If you use ‘smart’ Bluetooth locks, you're asking to be burgled
The bad ones send passwords in plaintext, the good ones can't survive a screwdiver
DEF CON Bluetooth-enabled locks are increasingly popular, but an analysis of 16 such devices shows 12 are easily hackable with inexpensive kit and some can be broken into from 400 metres away.
In a presentation to the DEF CON hacking conference in Las Vegas security researcher Anthony Rose detailed how to hack these supposedly smart locks with using the US$100 Ubertooth sniffing device, a $40 Raspberry Pi, a $50 high-gain antenna, and a $15 USB Bluetooth dongle.
“Smart locks appear to be made by dumb people,” Rose said. “Lots of manufacturers choose user convenience over security and aren’t bothered about fixing their hardware.”
Some of the locks he tested were ridiculously easy to crack with this kit. Four of them, the Quicklock doorlock and padlock, the IBluLock padlock, and the Plantrace Phantomlock, transmit their passwords in plaintext - making it trivially easy for a data sniffer to pick up the code once the lock is used.
Five more locks are susceptible to replay attacks whereby a hacker picks up the signal when the lock is used, stores it, then sends it again to unlock the device. The susceptible systems were the Ceomate Bluetooth Smart Doorlock, the Lagute Sciener Smart Doorlock, the Vians Bluetooth Smart Doorlock, and the Elecycle EL797 and EL797G smart padlocks.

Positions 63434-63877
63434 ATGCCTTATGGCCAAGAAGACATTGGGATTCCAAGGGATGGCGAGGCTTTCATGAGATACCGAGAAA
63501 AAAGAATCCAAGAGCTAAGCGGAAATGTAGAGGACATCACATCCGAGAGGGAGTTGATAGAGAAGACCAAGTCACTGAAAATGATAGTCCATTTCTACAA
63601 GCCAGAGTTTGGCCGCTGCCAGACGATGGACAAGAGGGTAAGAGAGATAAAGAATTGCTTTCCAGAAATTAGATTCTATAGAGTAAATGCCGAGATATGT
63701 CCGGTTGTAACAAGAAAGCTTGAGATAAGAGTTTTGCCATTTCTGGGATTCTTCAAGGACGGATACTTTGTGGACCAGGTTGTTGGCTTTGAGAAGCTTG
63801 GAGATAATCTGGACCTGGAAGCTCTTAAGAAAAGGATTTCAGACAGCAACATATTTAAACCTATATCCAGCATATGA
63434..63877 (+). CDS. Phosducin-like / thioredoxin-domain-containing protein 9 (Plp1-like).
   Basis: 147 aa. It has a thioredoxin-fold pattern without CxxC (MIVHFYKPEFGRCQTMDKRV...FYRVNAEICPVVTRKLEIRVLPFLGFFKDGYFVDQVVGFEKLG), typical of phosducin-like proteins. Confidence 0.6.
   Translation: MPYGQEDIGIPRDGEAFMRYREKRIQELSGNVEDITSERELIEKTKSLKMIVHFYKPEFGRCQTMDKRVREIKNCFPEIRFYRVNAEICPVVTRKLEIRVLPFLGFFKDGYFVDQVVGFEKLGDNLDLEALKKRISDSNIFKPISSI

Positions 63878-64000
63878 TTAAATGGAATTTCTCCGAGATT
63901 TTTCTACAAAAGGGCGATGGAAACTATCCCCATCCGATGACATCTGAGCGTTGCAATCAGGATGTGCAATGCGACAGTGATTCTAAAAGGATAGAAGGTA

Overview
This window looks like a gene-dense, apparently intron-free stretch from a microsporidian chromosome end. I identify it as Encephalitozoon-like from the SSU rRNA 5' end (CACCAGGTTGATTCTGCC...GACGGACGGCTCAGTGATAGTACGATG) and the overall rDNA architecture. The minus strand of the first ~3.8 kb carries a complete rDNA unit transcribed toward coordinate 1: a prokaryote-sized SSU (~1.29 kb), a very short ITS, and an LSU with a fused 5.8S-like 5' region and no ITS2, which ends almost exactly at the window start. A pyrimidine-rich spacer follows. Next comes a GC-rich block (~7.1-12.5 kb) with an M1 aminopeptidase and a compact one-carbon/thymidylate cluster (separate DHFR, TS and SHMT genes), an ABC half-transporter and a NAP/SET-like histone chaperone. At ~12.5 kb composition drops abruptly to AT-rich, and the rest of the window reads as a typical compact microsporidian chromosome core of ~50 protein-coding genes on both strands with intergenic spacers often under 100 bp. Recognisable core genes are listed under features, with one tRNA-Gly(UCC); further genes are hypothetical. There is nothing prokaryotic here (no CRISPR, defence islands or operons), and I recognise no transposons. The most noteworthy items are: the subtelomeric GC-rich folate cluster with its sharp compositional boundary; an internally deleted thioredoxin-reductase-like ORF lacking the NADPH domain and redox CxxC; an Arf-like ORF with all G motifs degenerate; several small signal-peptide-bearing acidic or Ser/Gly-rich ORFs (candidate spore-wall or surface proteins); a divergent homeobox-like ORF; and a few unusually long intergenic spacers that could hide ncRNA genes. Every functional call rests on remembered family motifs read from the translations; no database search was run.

Rose said his equipment made it easy to crack the locks, but there are other methods that are less conspicuous. As we saw in February with the SimpliSafe hack, an attacker could simply hide a sniffer behind some bushes and come back for it later.
Some manufacturers are still making basic mistakes that also leave them highly vulnerable. One brand, Quicklock, only allows six-digit passwords, making it trivially easy to brute force, while another manufacturer hardcoded the administrator’s password (ironically the phrase “thisisthesecret”) in the firmware and Rose was able to find it.
Fuzzing also proved very effective at finding flaws in the source code for many locks, as did crashing them. By sending malformed packets at one lock he managed to crash it, causing the lock to automatically open.
When Rose contacted the 12 manufacturers about these issues the response was almost universally negative. One Chinese manufacturer shut down its website, but still sells on Amazon. Ten other companies simply ignored his messages. One firm did come back to him, acknowledging the issue, but said it wasn’t going to fix it.
Some locks did hold up however, so if you’re in the market for such as device then check out the Noke Locks or Masterlock. The Kwickset Kevo lock has a “fantastic” software security system with strong crypto, Rose said, but should be avoided because the lock was so badly made you could open it in seconds with a screwdriver. ®
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